Dolphin (www.yourdolphin.com) also sells Dolphin Guide software that combines both magnification and screen reading into an easy-to-use interface. Guide is a great alternative for users with specific goals such as email or listening to Internet radio and limited computer skills.
Apple Macintosh Computer Screen Magnifier and Readers
Apple provides both a screen magnifier (Zoom) and screen reader (Voice Over) within the operating system. Both are turned on by going into System Preferences and selecting Universal Access, or in the most recent operating system, Mavericks you will find both are found in Accessibility which is in the System Preferences menu.
ZoonText (www.aisquared.com) also makes a screen magnifier for the Macintosh.
Android Screen Magnifier and Screen Reader
Both Android tablets and smartphones come with Talkback as a built-in screen reader. The most recent version of the Android operating system, KitKat also has Magnification Gestures (screen magnifier). Both features may be turned on by opening Settings and selecting Accessibility.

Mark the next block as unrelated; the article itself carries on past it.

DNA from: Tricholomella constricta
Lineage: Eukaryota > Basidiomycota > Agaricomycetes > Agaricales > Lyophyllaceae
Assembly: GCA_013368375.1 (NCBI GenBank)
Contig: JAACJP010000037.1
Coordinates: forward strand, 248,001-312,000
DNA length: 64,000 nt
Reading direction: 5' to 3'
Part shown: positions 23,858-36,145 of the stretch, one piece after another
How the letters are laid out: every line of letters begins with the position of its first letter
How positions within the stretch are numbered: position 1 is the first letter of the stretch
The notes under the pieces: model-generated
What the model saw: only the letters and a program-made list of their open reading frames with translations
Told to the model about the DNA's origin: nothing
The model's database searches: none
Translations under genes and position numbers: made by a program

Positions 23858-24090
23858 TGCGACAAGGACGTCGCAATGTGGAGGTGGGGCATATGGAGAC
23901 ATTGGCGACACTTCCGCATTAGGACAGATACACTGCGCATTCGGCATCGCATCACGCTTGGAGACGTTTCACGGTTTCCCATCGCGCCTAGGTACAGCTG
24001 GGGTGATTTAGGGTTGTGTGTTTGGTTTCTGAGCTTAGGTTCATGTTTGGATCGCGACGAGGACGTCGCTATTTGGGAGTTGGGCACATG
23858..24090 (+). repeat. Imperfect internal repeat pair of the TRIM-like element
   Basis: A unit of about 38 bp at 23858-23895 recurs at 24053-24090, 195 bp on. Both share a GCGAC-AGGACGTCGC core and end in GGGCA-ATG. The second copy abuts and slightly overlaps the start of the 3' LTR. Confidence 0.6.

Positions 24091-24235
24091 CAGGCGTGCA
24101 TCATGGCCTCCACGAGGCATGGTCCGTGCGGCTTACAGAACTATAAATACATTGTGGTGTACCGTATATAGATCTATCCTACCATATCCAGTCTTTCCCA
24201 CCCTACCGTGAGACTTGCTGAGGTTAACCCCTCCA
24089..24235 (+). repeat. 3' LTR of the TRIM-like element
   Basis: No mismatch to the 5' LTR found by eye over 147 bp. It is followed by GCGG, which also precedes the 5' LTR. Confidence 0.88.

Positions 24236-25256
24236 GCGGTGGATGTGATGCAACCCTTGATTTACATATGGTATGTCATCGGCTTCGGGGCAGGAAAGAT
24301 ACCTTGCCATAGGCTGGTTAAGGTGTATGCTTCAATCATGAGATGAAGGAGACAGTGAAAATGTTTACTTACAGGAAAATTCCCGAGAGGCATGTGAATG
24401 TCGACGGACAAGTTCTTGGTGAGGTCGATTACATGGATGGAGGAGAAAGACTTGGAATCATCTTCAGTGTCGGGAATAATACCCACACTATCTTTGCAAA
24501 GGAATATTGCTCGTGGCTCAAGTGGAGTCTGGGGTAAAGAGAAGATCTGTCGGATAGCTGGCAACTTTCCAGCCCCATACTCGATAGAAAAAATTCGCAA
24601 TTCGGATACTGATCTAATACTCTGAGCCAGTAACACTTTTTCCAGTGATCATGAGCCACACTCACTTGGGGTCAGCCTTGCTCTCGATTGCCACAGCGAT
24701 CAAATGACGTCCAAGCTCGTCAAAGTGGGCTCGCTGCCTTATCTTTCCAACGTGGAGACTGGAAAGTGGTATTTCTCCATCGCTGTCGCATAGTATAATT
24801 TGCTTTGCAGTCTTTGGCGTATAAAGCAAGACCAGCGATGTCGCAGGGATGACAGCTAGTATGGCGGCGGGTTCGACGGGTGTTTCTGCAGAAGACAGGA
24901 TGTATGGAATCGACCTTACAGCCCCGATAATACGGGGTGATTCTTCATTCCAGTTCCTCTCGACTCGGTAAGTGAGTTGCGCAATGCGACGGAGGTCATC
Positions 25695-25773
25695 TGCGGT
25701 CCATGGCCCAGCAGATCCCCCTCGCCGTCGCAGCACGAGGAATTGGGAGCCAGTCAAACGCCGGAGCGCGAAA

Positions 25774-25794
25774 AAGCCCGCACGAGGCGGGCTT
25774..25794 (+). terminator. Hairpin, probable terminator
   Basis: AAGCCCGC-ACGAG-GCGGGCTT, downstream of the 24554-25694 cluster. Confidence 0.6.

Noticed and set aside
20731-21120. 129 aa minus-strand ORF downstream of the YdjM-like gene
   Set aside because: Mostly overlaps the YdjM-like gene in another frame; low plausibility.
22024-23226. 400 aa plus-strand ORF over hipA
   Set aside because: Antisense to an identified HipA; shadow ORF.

In addition, Code Factory (www.codefactory.es) makes an accessibility suite for the Android operating system called Mobile Accessibility, that includes both a screen reader, and screen magnifier.
Apple iOS Screen Magnifier and Screen Reader
The Apple operating system used in the iPad, iPhone and iPod is called iOS. If you learn it for one device, you’ll know how to use all of them.
All of these devices have a built-in screen reader called VoiceOver and a screen magnifier called Zoom. To find these features open Settings, then select General, then find the Accessibility button. For more information on Apple iOS accessibility, go their website at www.apple.com/accessibility/ios.
Regardless of what you ultimately choose you will learn skills that may be transferred to newer devices when they come out or for another similar devices. While the keystrokes for an Apple’s VoiceOver screen reader may be different than those used with NVDA on the PC, you will learn that both read documents and web pages in similar ways. Dust off that computer or start shopping for a new one, because you can learn to use the computer with limited vision, or none at all!
The original article appeared in Vision Aware at: http://www.visionaware.org/info/everyday-living/essential-skills/reading-and-writing/using-a-computer/assessing-which-computer-is-right-for-you/12345.